Loyle Carner’s deeply personal approach to his music and lyrics is not unusual. But, somehow, hearing an entire crowd of mostly young men aggressively shout ‘Pancakes’ catches my heart a little bit more than most.
Mid-set, Loyle Carner performed ‘Florence’, a song he wrote about the little sister he never had, dedicated to his mum. With the music and the beat shaped around the lyrics, his promises to his non-existent little sister, including making her some pancakes, rang in my head – he has perfected the art of story-telling through his music.
‘Tierney Terrace’, another one of his early singles, had the crowd shouting alongside Carner: ‘Of course I’m fucking sad. I miss my fucking Dad’. Fans, eagerly sympathised with the heart felt anthem ‘Ain’t Nothing Changed’ and nostalgically reminisced about spending money on old CDs during ‘NO CD’, warmly reacting to Rebel Kleff joining on stage. Loyle Carner even played a song that he collaborated with Tom Misch on, but left out ‘Crazy Dream’ – if a song with Tom Misch was going to feature in the set, surely that would be the obvious choice.
The set expertly meandered between upbeat bouncing bangers and slow heart-felt stories. Carner owned the stage, needing none other than himself to set the tone for the night. The staging was minimal and the lights added little interest to what was already there – pure talent that needed no embellishment.
Before each song that meant the most to him, Loyle Carner asked the crowd if he could tell them the story. Despite these dedicated fans already being well aware of the stories behind his lyrics, they screamed in approval. This is the kind of storytelling you want to hear again and again, each time understanding even more and each time, the meaning resonates harder.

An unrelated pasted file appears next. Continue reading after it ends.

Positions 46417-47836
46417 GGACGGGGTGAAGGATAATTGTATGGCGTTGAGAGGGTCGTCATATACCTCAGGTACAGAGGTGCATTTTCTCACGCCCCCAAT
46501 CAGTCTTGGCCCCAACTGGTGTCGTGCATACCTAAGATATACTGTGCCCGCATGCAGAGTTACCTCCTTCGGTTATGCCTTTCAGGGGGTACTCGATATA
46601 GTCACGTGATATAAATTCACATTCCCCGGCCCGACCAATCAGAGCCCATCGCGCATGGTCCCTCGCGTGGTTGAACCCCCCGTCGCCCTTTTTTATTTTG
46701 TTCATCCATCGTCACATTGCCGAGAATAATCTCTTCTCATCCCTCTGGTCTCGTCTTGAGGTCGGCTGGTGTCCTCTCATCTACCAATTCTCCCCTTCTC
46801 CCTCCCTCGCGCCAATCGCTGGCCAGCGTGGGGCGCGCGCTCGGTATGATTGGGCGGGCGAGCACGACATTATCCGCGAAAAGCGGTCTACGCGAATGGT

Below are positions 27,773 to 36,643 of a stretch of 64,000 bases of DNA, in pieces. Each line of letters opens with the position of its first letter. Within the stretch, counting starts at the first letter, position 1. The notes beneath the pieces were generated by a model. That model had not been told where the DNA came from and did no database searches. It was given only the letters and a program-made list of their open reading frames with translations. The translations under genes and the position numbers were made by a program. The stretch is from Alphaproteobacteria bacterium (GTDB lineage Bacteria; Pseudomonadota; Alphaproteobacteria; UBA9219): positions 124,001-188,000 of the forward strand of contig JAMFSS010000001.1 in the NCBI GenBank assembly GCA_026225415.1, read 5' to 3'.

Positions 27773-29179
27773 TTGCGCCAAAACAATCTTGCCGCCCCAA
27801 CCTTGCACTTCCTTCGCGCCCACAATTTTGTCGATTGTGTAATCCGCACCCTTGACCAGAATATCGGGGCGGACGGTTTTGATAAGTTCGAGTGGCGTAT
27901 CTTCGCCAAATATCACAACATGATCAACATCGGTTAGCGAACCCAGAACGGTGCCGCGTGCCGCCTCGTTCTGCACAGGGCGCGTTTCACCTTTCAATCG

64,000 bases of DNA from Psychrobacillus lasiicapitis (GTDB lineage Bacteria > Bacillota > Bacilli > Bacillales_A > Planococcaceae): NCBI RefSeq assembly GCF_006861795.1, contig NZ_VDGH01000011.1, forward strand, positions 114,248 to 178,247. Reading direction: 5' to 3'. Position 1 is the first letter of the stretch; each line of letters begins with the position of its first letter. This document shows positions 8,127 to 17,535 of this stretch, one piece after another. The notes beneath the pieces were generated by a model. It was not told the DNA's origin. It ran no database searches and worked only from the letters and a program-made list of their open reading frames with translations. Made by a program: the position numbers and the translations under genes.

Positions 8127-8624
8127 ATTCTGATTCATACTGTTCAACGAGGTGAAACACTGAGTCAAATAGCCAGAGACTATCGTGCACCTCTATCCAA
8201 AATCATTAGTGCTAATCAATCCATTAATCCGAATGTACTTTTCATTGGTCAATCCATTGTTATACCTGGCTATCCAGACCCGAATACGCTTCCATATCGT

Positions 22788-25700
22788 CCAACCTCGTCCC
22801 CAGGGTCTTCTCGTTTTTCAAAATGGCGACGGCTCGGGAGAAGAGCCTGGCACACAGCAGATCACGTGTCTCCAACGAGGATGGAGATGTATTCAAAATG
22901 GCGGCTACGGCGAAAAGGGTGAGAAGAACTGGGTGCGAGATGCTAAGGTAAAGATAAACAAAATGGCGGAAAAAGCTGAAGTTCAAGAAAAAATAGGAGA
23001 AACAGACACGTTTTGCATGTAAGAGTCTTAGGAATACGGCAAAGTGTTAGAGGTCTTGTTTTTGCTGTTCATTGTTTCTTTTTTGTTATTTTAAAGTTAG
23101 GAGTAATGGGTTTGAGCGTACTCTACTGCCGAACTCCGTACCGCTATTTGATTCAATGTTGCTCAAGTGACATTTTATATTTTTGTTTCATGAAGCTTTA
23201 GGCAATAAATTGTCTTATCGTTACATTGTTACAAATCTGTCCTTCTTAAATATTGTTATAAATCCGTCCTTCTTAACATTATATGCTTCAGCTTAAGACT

‘+44’, a 49 second album track with no backing music, rendered the room almost silent, in awe of the rhythm of his voice like music itself. It was almost like slam poetry with hints of Watsky – lyrically perfect, honest and relatable.
Loyle Carner finished his set by explaining why he gripped an old football t-shirt when he performed. “This is my Dad’s. I bring it with me on stage so my Dad can be here with me”. The story-telling continued and Carner explained how the name of his album ‘Yesterday’s Gone’ is named after a song his Dad wrote. His Dad’s song ended the set and finished with a video of his Mum describing Loyle Carner as a child.
We left the Engine Rooms feeling like we now knew so much about this artist’s life, even as fans in a crowd who had never had a conversation with him, we felt a little bit closer to him and his story.